As the semester comes to a close, the question of how to go about my last article of the semester lingers. Ultimately, since my family has provided 10 articles worth of reviews, I decided I wanted to give them a break a bit early and flip the typical “Tunes with Tate” roles. So, I asked them what one of their favorite albums are to review.
Mom: Pearl Jam, Ten — iconic blast from when dad and I were at OU.
Dad: Nirvana, Nevermind. It was playing on every college stereo that knew better in the fall of the 1991 year in A-Town.
Brother: Something Like Human by Fuel.
Ten, the debut studio album by Pearl Jam, is an iconic classic rock album of the grunge era. Eddie Vedder’s voice is unmistakable, and the instrumentals still carry the essentials of good rock music while coming away from the heavy metal sounds of the late ‘70s through the late ‘80s. Despite being a 13-time platinum album and receiving a slew of award nominations, Ten was not an immediate success. It was released Aug. 27, 1991, but didn’t make it to No. 2 on the Billboard 200 chart until late 1992, and for the most part, it was not nominated for any awards until 1993. Regardless, Ten is said to be an "era-defining" album and has been a fan favorite for almost 30 years.
Another era-defining album of the 90s just happens to be Nirvana’s Nevermind. It seems like the recipe to a groundbreaking rock band is to be from Seattle and release an iconic album in 1991, as these are two things both groups can check off. With singles like “Smells Like Teen Spirit,” “Come As You Are,” “Lithium,” “In Bloom” and a mixture of punk and alternative rock, it should be no surprise as to how this album achieved the success it did. Over 30 million copies have been sold worldwide, and it was certified diamond in 1999, making it one of the best-selling albums ever.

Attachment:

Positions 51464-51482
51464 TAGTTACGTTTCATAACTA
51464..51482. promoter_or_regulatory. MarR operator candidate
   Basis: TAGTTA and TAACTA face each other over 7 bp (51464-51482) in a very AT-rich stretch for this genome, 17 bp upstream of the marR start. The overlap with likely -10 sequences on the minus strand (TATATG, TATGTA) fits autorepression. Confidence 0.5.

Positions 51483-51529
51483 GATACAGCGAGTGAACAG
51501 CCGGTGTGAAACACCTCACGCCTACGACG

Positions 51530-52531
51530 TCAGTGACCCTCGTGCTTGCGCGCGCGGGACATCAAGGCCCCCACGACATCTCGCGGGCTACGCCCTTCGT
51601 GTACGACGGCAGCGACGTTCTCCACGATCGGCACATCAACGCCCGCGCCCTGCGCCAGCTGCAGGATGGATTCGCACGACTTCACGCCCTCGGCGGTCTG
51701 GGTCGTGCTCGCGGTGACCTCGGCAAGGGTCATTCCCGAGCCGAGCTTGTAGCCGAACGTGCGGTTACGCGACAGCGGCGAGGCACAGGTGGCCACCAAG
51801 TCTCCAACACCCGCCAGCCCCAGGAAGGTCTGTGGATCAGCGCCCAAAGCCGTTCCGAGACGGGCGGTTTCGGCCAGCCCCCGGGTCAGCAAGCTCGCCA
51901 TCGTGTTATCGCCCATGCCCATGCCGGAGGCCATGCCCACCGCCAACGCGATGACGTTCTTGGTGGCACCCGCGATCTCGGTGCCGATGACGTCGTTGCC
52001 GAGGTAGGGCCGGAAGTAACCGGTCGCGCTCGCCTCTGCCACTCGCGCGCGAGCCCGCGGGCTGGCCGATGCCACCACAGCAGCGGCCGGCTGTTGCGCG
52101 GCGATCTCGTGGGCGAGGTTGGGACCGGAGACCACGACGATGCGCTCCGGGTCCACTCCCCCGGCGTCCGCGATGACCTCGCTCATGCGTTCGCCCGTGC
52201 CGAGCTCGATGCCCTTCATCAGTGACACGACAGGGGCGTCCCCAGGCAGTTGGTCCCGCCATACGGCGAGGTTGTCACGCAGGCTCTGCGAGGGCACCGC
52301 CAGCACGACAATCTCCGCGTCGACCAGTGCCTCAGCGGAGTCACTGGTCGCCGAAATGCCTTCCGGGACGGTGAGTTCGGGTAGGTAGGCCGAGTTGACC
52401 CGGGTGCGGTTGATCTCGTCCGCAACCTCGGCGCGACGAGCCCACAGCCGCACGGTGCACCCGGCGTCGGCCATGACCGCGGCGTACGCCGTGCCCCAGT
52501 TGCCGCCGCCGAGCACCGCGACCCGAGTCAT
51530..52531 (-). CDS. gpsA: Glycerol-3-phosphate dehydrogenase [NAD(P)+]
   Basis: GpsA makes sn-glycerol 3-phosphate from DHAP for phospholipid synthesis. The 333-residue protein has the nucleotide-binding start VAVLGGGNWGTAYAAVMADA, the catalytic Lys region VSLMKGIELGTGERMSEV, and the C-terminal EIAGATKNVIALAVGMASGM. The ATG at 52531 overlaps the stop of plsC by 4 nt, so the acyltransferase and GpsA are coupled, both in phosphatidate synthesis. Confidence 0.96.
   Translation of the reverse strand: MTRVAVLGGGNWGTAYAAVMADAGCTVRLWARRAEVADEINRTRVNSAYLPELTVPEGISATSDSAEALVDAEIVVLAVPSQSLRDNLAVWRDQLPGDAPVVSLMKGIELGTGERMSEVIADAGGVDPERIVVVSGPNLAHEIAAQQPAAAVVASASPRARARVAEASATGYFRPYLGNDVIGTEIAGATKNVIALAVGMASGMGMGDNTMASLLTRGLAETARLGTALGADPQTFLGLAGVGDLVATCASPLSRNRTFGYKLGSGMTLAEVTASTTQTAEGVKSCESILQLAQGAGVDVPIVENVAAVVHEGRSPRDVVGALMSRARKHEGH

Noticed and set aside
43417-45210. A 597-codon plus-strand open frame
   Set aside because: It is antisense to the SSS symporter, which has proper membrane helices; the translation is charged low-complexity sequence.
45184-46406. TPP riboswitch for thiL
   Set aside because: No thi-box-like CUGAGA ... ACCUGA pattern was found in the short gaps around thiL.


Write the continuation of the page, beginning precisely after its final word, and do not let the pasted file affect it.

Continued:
Something Like Human was released Sept. 19, 2000, and is Fuel’s second studio album. It includes one of its most well-known songs “Hemorrhage (In My Hands)” and, just over a year after its debut, achieved double-platinum status from RIAA, making it Fuel’s best-selling album. Uniquely, rather than just having a couple of bonus tracks, some versions of the album had an entire other CD of bonus songs. The discs included an acoustic version of “Hemorrhage,” covers of “Daniel” by Elton John as well as “Going to California” by Led Zeppelin, “Walk the Sky” and the music videos for “Hemorrhage” and “Innocent.” This album was released at the start of the post-grunge era but still has alternative sounds mixed in with hard rock.
Due to my family being the ones requesting these albums, I’m pretty familiar with them. They’ve been played outside in the summer, inside in the winter and everything in between. Alternative 90s grunge-era music is a staple when it comes to music at home, and I’ve especially enjoyed listening to my parents’ quintessential college tunes from their time at OU and comparing it to what I’ve regularly listened to throughout my first year as a Bobcat. I also enjoyed listening to one of my brother’s favorite albums, particularly because my parents introduced it to him. Here are my thoughts:
Ten, Pearl Jam: This album comes out on top because I like Eddie Vedder’s voice a lot. The way the outro of “Release” loops and transitions into “Once” is really cool and isn’t something musicians do a lot nowadays. Eight out of 10.
Nevermind, Nirvana: I don’t think you can go wrong with Nirvana. The angst and punk rock vibes paint a picture of a party in Athens, and I can imagine dancing to these songs at the height of their fame would’ve been a blast. “Come As You Are” is my favorite. There’s something special about the guitar throughout. Seven-and-a-half out of 10.
Something Like Human, Fuel: I can always appreciate some solid rock ‘n’ roll, and though I think I prefer the alternative genre more, I enjoyed this album. “Bad Day” and “Hemorrhage” are my favorites, but I think that may be due to them being played the most by my brother. Seven out of 10.
Tate Raub is a freshman studying strategic communication at Ohio University. Please note that the views and opinions of the columnist do not reflect those of The Post. Want to talk to Tate? Tweet her @tatertot1310.